Many of the colour plates fold out to double, treble, or even quadruple page spreads, which, whilst they do not make the book easy to handle, provide some remarkable images. It is unusual, for example, to see full front views of all the coffins, views that cannot actually be seen in the museum and tomb (where the outer coffin still lies) and which necessitated the taking of special photographs.
Not since the blackand- white images taken by Harry Burton at the time of the discovery have such views been published, and these are in glorious colour.
With such excellent photos. and with a full description of each object illustrated, this is definitely not a book to miss.
Published by Thames and Hudson, 2007.
ISBN 978 0 500 051511.
Hardback, price £39.99.
Tutankhamun: Ultimate Activity Book
by Hendrikje Nouwens
Aimed at younger readers, this book tells the story of the discovery of the Tomb of Tutankhamun.
It contains all the expected general information about the tomb and its contents, but as the “activity” it includes press-out pages to make a model of the tomb; there are also pages to cut out and colour to make your own Egyptian jewellery.
I am sure this will provide hours of fun for children, though I can’t but help wonder if a more conventional book for younger readers might not have been better, for once all the cut-outs have been removed and assembled, one is left with just the skeleton of a book, which might never be looked at again. The paper models will no doubt gather dust and then, ultimately, be discarded.
If this book inspires the reader to find out more about the subject, then that will be a good thing, though a list of ‘further reading’ and ‘things to do’ might have been useful.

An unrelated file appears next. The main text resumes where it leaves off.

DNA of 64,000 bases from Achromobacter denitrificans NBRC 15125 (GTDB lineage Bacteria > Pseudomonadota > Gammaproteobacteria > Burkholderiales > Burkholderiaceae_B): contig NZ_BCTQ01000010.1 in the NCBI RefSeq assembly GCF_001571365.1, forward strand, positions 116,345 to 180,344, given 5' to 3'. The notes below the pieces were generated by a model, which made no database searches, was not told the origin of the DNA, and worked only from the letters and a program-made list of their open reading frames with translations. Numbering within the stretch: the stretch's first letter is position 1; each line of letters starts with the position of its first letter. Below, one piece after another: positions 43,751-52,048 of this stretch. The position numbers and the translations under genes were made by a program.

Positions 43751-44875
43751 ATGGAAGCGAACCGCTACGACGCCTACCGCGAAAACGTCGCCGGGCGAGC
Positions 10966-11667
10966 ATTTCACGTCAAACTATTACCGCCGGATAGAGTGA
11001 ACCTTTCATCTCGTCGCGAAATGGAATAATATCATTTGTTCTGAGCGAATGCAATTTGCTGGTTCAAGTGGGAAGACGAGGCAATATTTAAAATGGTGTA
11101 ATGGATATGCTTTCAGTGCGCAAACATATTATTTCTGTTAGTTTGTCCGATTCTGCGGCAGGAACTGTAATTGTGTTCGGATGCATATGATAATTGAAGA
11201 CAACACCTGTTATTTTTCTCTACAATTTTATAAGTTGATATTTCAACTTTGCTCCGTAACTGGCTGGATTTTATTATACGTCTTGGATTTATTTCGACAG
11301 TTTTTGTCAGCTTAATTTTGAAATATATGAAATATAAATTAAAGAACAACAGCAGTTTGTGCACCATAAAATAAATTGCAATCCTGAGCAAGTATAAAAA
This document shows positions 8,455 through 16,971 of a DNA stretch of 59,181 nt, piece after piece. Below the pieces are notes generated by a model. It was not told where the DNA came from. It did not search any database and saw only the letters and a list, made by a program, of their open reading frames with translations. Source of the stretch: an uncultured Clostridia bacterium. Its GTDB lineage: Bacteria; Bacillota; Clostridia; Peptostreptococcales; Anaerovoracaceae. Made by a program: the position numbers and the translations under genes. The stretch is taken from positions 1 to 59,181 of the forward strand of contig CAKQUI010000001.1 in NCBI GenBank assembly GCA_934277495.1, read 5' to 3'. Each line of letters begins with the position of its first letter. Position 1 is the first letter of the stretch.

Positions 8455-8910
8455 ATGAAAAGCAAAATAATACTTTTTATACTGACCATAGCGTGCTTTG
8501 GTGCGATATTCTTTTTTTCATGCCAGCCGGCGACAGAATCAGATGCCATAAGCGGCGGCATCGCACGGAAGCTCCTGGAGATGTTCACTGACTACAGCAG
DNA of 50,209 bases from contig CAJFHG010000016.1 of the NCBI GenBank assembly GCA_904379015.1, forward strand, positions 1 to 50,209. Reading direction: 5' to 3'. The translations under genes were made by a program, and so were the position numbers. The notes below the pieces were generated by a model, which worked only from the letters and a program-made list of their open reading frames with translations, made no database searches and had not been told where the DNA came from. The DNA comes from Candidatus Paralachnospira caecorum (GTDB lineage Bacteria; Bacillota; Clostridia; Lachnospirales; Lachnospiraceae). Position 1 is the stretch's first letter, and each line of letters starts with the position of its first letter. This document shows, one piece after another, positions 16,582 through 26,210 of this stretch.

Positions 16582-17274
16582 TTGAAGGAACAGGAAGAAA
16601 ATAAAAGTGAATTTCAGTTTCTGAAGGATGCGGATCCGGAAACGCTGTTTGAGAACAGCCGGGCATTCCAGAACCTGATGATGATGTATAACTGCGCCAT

Published by the British Museum Press, 2007.
ISBN 978 0 7141 3038 5.
Hardback, price £9.99.
The Tutankhamun File:
by Jaromir Malek
This is a fascinating file of documents and information.
A thirty-four page illustrated booklet gives an excellent and accurate introduction to the discovery of the tomb and its contents.
This is illustrated with many photographs taken at the time of the discovery.
The file also contains some superb copies of original documents, which include extracts from Carter’s diary, some of his record cards with his detailed drawings and descriptions of objects, letters, photos.
and press reports. There is also a full-colour poster with maps and photos. and stand-alone information on life in ancient Egypt, the Valley of the Kings and on modern exploration of Egypt.
There is a wealth of information here, much of it not seen in publications before, and this file will be ideal not just for the younger reader but for enthusiasts too, and possibly even teachers, where the additional ‘visual aids’ could be invaluable. In addition to being informative and educational, it is fun too.
Published by Carlton books.
ISBN 978 1 84442 150 3.
Boxed file, price £9.99.
by Jackie Ridley
This is a small, glossy little booklet with some truly mouth-watering photos of food and details of how to cook your own Egyptian meal, such as ‘Amarna Pork’ or ‘Nile Fowl with Pomegranate’.
The book provides an introduction to food in ancient Egypt; the recipes included are based on historical and archaeological evidence and use ingredients that were available to the ancient Egyptians.
The publicity for the book explains that it is timed to coincide with the London exhibition and the author is described as “Conservation Director of the Tutankhamun Exhibition”. This is a little misleading, as the latter exhibition, is, I think, the one in Dorchester, which is of replica objects, not the major exhibition in London. I recognised some of the replica treasures of Tutankhamun used to illustrate the book, and it is perhaps a shame that photographs of original objects were not included.
Perhaps readers who buy this book will actually use some of the recipes, in which case, please let AE know the results.
Published by World Heritage Books, 2007.
ISBN 978 1 906489 00 7. Paperback, price £3.99.